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Influence of the Natal Environment on Dispersal of White-Footed Mice
Joseph J. Jacquot and Stephen H. Vessey
Behavioral Ecology and Sociobiology
Vol. 37, No. 6 (1995), pp. 407-412
Published by: Springer
Stable URL: http://www.jstor.org/stable/4601160
Page Count: 6
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We explored the relationship between several aspects of the natal environment and dispersal distances of white-footed mice, Peromyscus leucopus, in a 2-ha oak/hickory woodlot northeast of Bowling Green, Ohio, from 1991 to 1993. Litters of mice in nestboxes were marked at an early age. We evaluated litter size, the number of males and females in the litter, litter sex ratio, weanling survival to adulthood, and mother's parity as proximate factors that might affect dispersal. Dispersal was quantified as the straight-line distance between the mother's center of activity and that of her adult offspring. Of 401 mice from 82 litters, 78 (19.5%) were recaptured as adults. Males dispersed significantly farther than females. Females from small litters dispersed shorter distances than females from median or large litters. Females also dispersed farther with increasing numbers of male siblings. However, the proportion of males in the litter was not related to dispersal distance of either sex. Males with two or more sisters dispersed farther than did males with fewer than two sisters. Males from their mother's first litter dispersed farther than males from subsequent litters; however, the presence or absence of the mother at the time of dispersal was not related to male dispersal distance. Our results suggest that inbreeding avoidance between siblings may lead to male-biased dispersal, and that interactions between siblings may be more important than interactions with the mother in determining dispersal distances.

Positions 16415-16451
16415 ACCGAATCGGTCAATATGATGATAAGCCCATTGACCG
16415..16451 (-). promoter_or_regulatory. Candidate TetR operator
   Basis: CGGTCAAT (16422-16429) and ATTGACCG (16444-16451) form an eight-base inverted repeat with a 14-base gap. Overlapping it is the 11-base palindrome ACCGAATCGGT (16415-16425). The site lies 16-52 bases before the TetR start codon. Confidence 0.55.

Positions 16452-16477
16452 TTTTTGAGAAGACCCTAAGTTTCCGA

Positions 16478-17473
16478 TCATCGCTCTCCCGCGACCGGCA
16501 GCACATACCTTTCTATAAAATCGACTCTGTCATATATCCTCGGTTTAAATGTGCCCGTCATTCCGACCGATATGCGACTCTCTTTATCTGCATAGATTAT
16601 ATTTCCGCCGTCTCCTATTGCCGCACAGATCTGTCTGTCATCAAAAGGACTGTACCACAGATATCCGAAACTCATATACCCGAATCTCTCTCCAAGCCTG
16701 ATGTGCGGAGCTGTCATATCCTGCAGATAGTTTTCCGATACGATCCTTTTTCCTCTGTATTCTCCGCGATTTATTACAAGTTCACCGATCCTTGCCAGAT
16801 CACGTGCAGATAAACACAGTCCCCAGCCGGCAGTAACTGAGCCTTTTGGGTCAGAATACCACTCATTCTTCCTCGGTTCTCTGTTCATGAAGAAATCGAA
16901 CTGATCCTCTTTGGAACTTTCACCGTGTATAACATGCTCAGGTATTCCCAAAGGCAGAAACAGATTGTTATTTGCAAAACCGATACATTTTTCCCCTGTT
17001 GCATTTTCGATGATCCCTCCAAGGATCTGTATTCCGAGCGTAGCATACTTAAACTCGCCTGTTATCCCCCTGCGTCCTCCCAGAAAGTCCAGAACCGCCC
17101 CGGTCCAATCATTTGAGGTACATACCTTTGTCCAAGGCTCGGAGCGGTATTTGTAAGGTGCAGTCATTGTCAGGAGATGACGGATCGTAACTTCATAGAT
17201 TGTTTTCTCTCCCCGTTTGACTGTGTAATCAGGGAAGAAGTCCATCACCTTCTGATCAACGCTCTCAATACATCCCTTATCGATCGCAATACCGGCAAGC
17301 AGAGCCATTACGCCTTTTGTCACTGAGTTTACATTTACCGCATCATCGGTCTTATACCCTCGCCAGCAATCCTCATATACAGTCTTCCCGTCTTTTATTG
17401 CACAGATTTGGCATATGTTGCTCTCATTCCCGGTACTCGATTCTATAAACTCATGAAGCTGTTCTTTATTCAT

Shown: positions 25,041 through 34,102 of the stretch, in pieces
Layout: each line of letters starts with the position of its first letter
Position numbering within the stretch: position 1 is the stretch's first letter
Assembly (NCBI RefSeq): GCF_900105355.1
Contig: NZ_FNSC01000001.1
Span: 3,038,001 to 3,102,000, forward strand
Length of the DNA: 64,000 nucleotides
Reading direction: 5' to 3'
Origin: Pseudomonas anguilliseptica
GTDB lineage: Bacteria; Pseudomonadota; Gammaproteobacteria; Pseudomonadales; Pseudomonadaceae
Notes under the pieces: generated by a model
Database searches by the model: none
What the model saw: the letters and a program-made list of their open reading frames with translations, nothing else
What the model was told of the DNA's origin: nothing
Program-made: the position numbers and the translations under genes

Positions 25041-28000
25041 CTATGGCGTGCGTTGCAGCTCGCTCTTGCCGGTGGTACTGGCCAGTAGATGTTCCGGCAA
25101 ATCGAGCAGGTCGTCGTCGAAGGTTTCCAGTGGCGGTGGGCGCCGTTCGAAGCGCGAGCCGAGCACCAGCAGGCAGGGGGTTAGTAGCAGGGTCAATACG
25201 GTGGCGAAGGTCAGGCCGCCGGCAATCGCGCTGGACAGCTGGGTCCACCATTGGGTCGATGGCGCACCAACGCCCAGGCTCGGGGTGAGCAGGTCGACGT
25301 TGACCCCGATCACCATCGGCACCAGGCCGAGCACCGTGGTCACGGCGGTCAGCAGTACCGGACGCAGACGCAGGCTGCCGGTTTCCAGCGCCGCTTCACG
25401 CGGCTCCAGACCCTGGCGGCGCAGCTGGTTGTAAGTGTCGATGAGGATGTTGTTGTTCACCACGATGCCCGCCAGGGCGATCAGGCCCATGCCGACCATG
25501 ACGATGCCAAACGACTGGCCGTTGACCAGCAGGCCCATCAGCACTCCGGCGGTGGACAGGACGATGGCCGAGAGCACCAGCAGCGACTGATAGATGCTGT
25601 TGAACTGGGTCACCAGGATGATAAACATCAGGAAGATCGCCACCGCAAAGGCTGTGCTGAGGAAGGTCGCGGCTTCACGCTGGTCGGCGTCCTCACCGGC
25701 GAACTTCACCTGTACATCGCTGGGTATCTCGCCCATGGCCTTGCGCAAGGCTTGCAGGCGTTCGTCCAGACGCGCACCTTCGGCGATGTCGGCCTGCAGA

Behavioral Ecology and Sociobiology © 1995 Springer